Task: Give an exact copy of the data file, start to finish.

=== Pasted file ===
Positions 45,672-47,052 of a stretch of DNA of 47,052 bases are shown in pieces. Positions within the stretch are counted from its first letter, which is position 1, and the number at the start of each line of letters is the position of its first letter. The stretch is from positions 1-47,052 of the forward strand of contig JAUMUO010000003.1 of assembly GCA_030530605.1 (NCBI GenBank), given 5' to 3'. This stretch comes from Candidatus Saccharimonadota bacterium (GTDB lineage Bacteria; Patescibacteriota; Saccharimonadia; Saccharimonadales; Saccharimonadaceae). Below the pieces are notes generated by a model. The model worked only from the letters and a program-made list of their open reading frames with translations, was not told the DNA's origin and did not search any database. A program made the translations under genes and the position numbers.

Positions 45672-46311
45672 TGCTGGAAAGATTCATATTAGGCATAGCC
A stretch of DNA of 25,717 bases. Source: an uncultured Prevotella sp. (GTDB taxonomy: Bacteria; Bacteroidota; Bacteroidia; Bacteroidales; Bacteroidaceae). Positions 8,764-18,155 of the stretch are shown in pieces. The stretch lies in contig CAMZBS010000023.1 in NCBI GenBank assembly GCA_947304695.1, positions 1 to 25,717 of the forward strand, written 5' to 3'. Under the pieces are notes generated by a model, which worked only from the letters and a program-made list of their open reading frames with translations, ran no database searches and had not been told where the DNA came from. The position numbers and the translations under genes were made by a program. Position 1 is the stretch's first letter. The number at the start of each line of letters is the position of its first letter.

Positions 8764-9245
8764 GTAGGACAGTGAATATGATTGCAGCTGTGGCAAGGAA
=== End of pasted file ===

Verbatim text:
Positions 45,672-47,052 of a stretch of DNA of 47,052 bases are shown in pieces. Positions within the stretch are counted from its first letter, which is position 1, and the number at the start of each line of letters is the position of its first letter. The stretch is from positions 1-47,052 of the forward strand of contig JAUMUO010000003.1 of assembly GCA_030530605.1 (NCBI GenBank), given 5' to 3'. This stretch comes from Candidatus Saccharimonadota bacterium (GTDB lineage Bacteria; Patescibacteriota; Saccharimonadia; Saccharimonadales; Saccharimonadaceae). Below the pieces are notes generated by a model. The model worked only from the letters and a program-made list of their open reading frames with translations, was not told the DNA's origin and did not search any database. A program made the translations under genes and the position numbers.

Positions 45672-46311
45672 TGCTGGAAAGATTCATATTAGGCATAGCC
A stretch of DNA of 25,717 bases. Source: an uncultured Prevotella sp. (GTDB taxonomy: Bacteria; Bacteroidota; Bacteroidia; Bacteroidales; Bacteroidaceae). Positions 8,764-18,155 of the stretch are shown in pieces. The stretch lies in contig CAMZBS010000023.1 in NCBI GenBank assembly GCA_947304695.1, positions 1 to 25,717 of the forward strand, written 5' to 3'. Under the pieces are notes generated by a model, which worked only from the letters and a program-made list of their open reading frames with translations, ran no database searches and had not been told where the DNA came from. The position numbers and the translations under genes were made by a program. Position 1 is the stretch's first letter. The number at the start of each line of letters is the position of its first letter.

Positions 8764-9245
8764 GTAGGACAGTGAATATGATTGCAGCTGTGGCAAGGAA